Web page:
Tough metals go softJuly 6th, 2005 in Other Sciences /
Research by a University of Queensland PhD student is helping shape the materials of the future.
Andrew Blake recently returned from The Minerals, Metals and Materials Society (TMS) annual meeting and exhibition held in San Francisco where he won the award for Best Student Paper.
His research has helped paint a clearer picture of the hardening and softening effects of magnesium when high concentrations of aluminium and zinc are added. It may open the door to new alloys that could be used in industry for machines such as automobiles.
The paper was a joint collaboration between Mr Blake and his supervisor Associate Professor Carlos Cáceres, who was awarded a $170,000 Australian Research Council Discovery Grant to develop the research.
“Normally when you add a solid to a metal it gets harder but in this case, using different crystal orientations [the atoms stacked in a certain way], it can get both harder and softer,” Mr Blake said.
“If you can get the hardening and softening working better then it will be easier to process magnesium in different ways so it will be easier to process more parts out of it, whether they be automobile parts or other parts.”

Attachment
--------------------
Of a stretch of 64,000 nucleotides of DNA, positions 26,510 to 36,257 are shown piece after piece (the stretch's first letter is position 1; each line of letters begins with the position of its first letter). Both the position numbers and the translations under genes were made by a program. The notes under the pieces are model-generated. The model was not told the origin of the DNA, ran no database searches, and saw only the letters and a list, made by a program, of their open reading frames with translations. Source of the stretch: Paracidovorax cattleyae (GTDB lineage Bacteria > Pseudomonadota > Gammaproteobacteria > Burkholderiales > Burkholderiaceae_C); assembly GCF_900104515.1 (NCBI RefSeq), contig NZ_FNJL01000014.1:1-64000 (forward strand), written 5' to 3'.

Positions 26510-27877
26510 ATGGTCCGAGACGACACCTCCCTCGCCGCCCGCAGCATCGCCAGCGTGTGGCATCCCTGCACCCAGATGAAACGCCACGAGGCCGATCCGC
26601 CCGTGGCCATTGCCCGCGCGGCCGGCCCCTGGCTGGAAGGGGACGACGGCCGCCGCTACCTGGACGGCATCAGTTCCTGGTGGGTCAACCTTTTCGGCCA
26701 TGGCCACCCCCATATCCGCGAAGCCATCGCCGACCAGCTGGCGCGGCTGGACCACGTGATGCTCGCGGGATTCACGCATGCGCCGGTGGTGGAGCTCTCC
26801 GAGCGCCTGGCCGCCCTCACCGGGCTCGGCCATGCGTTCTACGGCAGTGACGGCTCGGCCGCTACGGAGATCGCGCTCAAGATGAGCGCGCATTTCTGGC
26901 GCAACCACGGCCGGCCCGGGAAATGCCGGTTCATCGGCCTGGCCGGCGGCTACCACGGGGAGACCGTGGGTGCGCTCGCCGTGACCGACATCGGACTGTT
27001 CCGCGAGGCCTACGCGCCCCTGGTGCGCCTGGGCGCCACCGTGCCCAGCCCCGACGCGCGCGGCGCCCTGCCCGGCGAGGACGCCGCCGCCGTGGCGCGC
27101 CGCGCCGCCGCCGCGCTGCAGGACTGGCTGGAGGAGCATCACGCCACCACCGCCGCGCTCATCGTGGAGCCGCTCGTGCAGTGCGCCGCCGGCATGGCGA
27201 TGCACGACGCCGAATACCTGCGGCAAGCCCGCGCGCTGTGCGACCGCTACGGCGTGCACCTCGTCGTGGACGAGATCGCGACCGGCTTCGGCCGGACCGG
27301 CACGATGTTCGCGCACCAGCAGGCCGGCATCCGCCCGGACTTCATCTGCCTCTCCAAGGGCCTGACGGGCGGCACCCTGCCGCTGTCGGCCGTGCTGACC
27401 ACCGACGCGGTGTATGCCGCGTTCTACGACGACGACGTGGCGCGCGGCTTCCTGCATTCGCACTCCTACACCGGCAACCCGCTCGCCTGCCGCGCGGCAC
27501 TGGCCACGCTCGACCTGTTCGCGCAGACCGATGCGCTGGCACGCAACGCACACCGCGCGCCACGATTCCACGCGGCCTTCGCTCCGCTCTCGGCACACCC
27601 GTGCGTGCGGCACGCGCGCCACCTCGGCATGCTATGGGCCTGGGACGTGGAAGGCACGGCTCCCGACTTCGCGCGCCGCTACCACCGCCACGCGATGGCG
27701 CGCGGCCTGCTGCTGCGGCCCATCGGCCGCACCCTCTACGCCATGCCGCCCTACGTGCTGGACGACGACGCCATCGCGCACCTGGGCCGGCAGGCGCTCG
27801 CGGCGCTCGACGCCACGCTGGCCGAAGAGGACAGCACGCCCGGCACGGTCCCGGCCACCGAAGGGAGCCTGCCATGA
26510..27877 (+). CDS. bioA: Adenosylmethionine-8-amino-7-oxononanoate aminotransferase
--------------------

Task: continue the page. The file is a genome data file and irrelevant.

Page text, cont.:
The 2005 TMS exhibition presented the latest breakthroughs in materials research with more than 2000 individual presentations that addressed current and future advances in the development and production of traditional materials.
Mr Blake, who is in the final year of his PhD studies in the School of Engineering, said his paper had been warmly received, with many questions from other delegates.
The research completes the picture on how hardening and softening occur in magnesium alloys and will help engineers to design more ductile alloys.
Dr Cáceres said the results of the research could have a significant impact on the way magnesium alloys were used in current technology.
“The density of magnesium is about half that of aluminium. This makes magnesium a very attractive material when it comes to reducing the weight of cars and saving gasoline,” Dr Cáceres said.
“There is currently a boom in magnesium applications in the automobile industry and Australia has a growing strategic interest in the development of magnesium alloys technology.”
Source: University of Queensland
"Tough metals go soft." July 6th, 2005. http://phys.org/news4968.html